How to avoid a CryptoLocker attack

Technical Support Analyst

Fav thing about the office

The banter

As a child I wanted to be a ... when I grew up

Racing Driver

Guilty Pleasure(s)

McDonalds Breakfast

Favourite Holiday

Riviera Maya, Mexico

If I had a superpower it would be...

Invisibility

Describe yourself in three words or less

Friendly, Fun, Honest

An interesting fact about me

I’m Head Coach at Lancaster Canoe Club

Likes

Formula One, Kayaking, Food, Wine

Favourite Band

Sigala/Clean Bandit

Karaoke Jam

Anything by the Beatles

What I do at Q2Q:

My role is – Technical Support Analyst

I work with our customers to resolve their problems on a wide range of IT Hardware and Software and make sure they can get back to work as quickly as possible. I provide assistance both on the phone and remotely, but I also regularly get out to client sites.

Background and Achievements

20 years in IT, with a mix of experience including Support, Service Management and Wireless Networking.

Hobbies and Interests

Big follower of Formula One.

I have been Kayaking and Canoeing now for nearly 8 years and have achieved Both Level One and now Level Two coaching qualifications.

I was recently made Head Coach at the local Canoe club and get to work with a team of coaches delivering British Canoeing courses to our members.

Very much a foodie, and enjoy a nice glass of Red.

Given that between 60% and 90% of organisations fail after a security breach or data loss – and with plenty in the news about CryptoLocker attacks and GDPR fines – it’s never been more important for SME owners to make sure sensitive company data is stored somewhere safe.

By protecting your data, you’ll not only minimise the level of damage if you were to become the victim of a cyber-attack, but also enable rapid recovery in the event of a power outage or natural disaster, for example.

Not all back-up solutions are made equal

If you are storing a large amount of data, it’s vital that you are taking adequate precautions to keep the information safe – in order to do so, it’s important to know which product is right for you and your business.

One option is to choose a system to which the storage media that the back-ups are saved on, is continuously connected. Known commonly as replication, this method is probably the easiest – and quickest – solution to restore your systems in times of a crisis. This technique also reduces the amount of data altered between back-up windows.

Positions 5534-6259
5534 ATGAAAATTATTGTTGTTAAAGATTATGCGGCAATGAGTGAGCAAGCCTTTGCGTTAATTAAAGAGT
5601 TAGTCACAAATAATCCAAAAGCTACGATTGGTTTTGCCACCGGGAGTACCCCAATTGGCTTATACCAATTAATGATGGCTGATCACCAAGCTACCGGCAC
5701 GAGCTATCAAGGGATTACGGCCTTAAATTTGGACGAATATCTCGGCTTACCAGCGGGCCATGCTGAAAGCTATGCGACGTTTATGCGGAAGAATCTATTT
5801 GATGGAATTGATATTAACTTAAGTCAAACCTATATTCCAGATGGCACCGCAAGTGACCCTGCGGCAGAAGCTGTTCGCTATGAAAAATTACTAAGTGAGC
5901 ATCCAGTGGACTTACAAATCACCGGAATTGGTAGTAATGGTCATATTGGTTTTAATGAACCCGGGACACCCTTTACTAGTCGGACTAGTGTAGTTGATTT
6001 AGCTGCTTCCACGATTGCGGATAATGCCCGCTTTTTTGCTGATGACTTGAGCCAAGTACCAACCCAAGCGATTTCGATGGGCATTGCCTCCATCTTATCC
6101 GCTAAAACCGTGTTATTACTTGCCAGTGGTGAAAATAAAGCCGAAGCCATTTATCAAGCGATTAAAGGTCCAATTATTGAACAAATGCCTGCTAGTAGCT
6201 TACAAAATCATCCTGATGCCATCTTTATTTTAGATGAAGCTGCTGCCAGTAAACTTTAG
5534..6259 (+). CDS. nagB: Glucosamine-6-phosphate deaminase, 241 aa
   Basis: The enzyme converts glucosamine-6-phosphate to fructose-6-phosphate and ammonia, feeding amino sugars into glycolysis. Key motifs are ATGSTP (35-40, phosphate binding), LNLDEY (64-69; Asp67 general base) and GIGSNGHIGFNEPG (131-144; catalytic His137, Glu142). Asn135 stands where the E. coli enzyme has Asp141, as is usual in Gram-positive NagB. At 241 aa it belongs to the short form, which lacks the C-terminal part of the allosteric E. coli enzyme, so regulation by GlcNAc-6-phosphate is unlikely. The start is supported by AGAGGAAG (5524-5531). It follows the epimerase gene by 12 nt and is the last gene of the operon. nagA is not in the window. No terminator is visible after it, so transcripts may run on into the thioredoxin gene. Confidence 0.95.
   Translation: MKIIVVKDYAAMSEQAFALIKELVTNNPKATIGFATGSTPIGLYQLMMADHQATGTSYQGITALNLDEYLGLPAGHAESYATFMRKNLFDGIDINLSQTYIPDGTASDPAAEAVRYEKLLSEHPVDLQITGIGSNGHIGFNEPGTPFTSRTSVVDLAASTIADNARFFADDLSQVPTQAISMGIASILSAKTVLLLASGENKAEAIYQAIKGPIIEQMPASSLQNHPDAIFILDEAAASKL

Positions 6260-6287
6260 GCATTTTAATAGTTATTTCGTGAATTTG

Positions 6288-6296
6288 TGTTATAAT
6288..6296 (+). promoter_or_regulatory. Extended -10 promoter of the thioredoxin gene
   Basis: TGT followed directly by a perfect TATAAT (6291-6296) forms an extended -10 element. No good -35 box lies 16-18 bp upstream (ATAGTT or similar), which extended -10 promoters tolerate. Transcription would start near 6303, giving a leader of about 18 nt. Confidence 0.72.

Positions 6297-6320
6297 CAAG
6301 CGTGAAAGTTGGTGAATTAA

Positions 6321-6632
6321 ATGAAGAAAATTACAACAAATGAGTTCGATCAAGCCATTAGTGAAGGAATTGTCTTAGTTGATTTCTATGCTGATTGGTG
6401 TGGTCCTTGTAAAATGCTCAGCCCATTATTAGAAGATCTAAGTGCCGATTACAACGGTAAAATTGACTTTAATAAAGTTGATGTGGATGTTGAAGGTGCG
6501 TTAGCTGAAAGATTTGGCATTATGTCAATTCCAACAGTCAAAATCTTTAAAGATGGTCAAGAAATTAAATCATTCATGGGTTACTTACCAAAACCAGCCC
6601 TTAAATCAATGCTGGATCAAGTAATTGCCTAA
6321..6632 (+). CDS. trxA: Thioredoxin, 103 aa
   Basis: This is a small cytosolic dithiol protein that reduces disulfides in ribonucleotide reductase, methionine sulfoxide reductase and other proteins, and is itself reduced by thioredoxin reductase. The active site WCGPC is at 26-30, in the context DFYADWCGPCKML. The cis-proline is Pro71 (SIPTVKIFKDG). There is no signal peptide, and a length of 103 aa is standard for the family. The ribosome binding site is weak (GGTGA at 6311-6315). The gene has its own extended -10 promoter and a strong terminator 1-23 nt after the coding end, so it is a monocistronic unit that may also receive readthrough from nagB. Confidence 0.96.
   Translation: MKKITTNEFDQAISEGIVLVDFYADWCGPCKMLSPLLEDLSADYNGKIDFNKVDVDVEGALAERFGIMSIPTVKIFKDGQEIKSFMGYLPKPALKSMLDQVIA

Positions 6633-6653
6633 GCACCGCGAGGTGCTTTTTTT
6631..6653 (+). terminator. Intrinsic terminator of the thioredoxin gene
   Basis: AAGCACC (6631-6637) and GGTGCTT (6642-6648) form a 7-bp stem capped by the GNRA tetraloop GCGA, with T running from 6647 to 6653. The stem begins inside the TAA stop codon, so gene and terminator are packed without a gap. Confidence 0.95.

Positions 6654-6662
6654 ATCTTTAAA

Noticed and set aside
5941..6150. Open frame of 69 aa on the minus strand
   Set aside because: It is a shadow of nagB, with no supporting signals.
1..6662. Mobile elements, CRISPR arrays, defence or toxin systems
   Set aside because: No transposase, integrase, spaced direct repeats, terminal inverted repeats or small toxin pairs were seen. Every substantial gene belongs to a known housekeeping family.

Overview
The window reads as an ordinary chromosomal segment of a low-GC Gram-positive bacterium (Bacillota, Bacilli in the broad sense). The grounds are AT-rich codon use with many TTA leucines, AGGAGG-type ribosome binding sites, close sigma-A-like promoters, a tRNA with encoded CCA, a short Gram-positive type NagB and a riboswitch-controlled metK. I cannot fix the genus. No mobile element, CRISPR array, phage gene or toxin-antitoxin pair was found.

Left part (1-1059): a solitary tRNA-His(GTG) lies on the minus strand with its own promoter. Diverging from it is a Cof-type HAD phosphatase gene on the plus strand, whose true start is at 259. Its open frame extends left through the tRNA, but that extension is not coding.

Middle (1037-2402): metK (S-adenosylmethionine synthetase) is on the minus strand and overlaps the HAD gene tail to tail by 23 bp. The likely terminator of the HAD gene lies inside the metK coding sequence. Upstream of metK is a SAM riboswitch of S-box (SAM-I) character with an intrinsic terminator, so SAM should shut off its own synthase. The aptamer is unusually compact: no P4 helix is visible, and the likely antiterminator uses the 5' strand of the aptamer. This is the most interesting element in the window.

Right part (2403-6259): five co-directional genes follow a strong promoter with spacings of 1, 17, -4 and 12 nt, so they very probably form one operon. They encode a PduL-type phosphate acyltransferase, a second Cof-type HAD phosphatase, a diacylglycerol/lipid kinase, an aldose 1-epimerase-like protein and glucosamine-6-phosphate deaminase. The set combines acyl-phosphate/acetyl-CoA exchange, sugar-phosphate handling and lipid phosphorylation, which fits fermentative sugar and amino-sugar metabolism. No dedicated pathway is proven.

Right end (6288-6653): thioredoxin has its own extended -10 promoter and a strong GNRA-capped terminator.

However, it’s worth mentioning that it’s also the most susceptible to a cyber-attack. Why? If your server or PC becomes infected and the back-up media is uninterruptedly attached to the same machine, there’s a simple path for the crypto to pass through, meaning your back-up data itself can easily be compromised.

How do I protect myself from a cyber-attack?

A correctly configured programme will take a snapshot of your system at a set time each day, and send the information directly on to tape, cloud or disconnected storage. Whilst restoring from this type of back-up can be slower, the safety blanket it provides is invaluable – as it’s impossible to be compromised by a CryptoLocker attack.

If you’re worried whether your current back-up solution is CryptoLocker safe, our team of highly-skilled IT experts at Q2Q can offer help and advice, as well as state-of-the-art back-up and replication services which can be tailored to you and your business. We’ve included below our top tips for keeping your data safe.

1.      Use third-party anti-spam scanning to reduce email threats

2.      Be vigilant with unknown emails or suspicious documents on USB sticks

3.      Never download attachments from unknown senders or sources

4.      All machines should be running up to date Anti-Virus

5.      Backup data should be stored outside of the server, such as on removable drives or the cloud

6.      Have a documented disaster recovery process in place to help speed up recovery if the worst does happen

7.      Test the backups to ensure they work – and you know how long it will take to recover your files

8.      Where possible, restrict remote access to specific staff during set hours

9.      Shared folders should have tightened permissions

10.   Remove or disable any old user accounts

How to avoid a CryptoLocker attack